According to the Insurance Institute for Highway Safety, fatal semi truck accidents are often caused by bad brakes in the semi truck (big rig, 18 wheeler, tractor trailer truck). Research has shown that these big commercial trucks, moving fast and burdened with heavy loads of cargo, will need a lot more time to come to a full stop than any sedan or minivan traveling the roads with them.
The commercial truck will need between 20% and 40% more time to halt, from the time that its driver puts his or her foot on the brake pedal until the semi truck is no longer moving.
Those percentages — the time a big rig needs to brake and come to a full stop — just gets longer on iced roads or snowy roads. And those times are for trucks with good and efficient braking systems.
Big rigs, semi trucks, and other big commercial vehicles will need even more time if their brakes are not operating properly or have been neglected insofar as routine maintenance.
Bad brakes in big rigs (and other large commercial trucks and buses) are a big problem in this country, and the cause of many fatal traffic accidents where not only the truck driver but those in the vehicles sharing the roads with that commercial truck are at risk of serious injuries and death in a truck crash.
Brake Safety Week 2016: Nationwide Inspections of Big Rig Truck Brakes by Law Enforcement
Next month, the Commercial Vehicle Safety Alliance (CVSA) in conjunction with the Federal Motor Carrier Safety Administration (FMCSA) will be promoting its “Brake Safety Week” during the week of September 11 through September 17, 2016. As part of the CVSA’s campaign, police departments all over the country will be pulling over motorcoaches and buses as well as commercial trucks (semi trucks, 18 wheelers, big rigs, tractor trailer trucks, etc.) for official brake inspections.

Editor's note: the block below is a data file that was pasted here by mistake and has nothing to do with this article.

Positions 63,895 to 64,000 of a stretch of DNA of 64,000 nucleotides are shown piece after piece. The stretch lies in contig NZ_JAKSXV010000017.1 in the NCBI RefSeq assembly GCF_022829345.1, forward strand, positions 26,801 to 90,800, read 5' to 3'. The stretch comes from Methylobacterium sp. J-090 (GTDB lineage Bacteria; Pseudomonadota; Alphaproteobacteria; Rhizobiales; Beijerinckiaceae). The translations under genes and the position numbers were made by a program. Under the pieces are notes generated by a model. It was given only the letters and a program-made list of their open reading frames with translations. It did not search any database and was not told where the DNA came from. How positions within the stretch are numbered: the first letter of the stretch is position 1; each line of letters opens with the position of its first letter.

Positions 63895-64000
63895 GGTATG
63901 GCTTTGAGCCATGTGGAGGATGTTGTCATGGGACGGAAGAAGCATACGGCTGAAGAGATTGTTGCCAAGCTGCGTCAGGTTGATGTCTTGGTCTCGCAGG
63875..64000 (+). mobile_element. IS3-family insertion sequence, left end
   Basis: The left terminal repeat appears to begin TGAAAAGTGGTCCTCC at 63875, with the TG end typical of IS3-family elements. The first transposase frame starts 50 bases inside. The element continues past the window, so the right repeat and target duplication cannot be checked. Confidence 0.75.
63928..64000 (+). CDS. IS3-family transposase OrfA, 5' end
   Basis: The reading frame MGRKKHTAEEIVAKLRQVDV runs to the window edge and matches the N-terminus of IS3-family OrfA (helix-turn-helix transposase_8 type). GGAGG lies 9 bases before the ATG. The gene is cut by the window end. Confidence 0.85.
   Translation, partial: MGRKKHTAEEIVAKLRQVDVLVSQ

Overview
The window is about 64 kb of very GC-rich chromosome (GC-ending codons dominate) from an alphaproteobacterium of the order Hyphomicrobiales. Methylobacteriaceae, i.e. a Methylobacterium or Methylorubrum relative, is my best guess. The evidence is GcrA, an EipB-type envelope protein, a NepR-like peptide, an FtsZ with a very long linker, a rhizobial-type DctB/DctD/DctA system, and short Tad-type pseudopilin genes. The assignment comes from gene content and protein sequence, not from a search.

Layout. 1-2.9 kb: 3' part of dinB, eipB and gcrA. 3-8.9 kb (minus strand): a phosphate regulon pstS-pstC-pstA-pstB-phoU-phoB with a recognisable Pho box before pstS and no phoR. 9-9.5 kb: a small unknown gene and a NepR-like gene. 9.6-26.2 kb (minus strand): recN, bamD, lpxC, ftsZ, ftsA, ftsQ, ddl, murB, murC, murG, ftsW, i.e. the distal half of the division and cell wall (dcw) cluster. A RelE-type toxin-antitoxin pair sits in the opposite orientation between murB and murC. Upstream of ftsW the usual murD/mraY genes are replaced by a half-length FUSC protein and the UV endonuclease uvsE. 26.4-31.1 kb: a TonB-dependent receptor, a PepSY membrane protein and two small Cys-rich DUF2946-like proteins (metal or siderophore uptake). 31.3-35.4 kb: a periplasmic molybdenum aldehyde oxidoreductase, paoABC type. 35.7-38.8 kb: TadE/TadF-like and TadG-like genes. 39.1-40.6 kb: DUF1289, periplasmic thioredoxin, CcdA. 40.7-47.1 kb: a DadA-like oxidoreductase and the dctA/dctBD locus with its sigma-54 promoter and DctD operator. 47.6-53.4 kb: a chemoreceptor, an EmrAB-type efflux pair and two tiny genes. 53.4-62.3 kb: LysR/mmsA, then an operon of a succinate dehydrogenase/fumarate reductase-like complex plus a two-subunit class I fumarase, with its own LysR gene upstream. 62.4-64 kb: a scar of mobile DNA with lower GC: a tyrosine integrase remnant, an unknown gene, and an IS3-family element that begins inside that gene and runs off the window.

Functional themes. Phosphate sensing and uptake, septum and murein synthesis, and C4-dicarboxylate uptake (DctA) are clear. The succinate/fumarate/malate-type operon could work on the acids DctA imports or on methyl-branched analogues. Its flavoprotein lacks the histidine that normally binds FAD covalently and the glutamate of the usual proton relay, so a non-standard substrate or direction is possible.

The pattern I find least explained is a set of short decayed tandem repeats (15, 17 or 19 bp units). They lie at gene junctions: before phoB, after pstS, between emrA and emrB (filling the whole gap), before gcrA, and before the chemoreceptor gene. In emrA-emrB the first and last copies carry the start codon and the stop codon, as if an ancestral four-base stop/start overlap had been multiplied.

Properly functioning brake systems are crucial to safe commercial motor vehicle (CMV) operation. CMV brakes are designed to hold up under tough conditions, but they must be routinely inspected and maintained carefully and consistently so they operate and perform properly throughout the vehicle’s life. Improperly installed or poorly maintained brake systems can reduce braking efficiency and increase the stopping distance of trucks and buses, posing serious risks to driver and public safety.
Indiana and Illinois Big Rigs and Semi Trucks Will Be Inspected For Brake System Safety By Law Enforcement Next Month
According to the CVSA and FMCSA research, by far the biggest problem in commercial truck and motorcoach inspections involve the commercial vehicle’s braking systems, with over 43% of out-of-service violations involving brakes.
Next month, during Brake Safety Week, law enforcement in Indiana and Illinois will be pulling over these huge vehicles to check those braking systems. The officers will be looking for brakes that are in violation of state and federal standards, as well as brakes or brake systems that are not properly adjusted or otherwise flawed and in need of repair.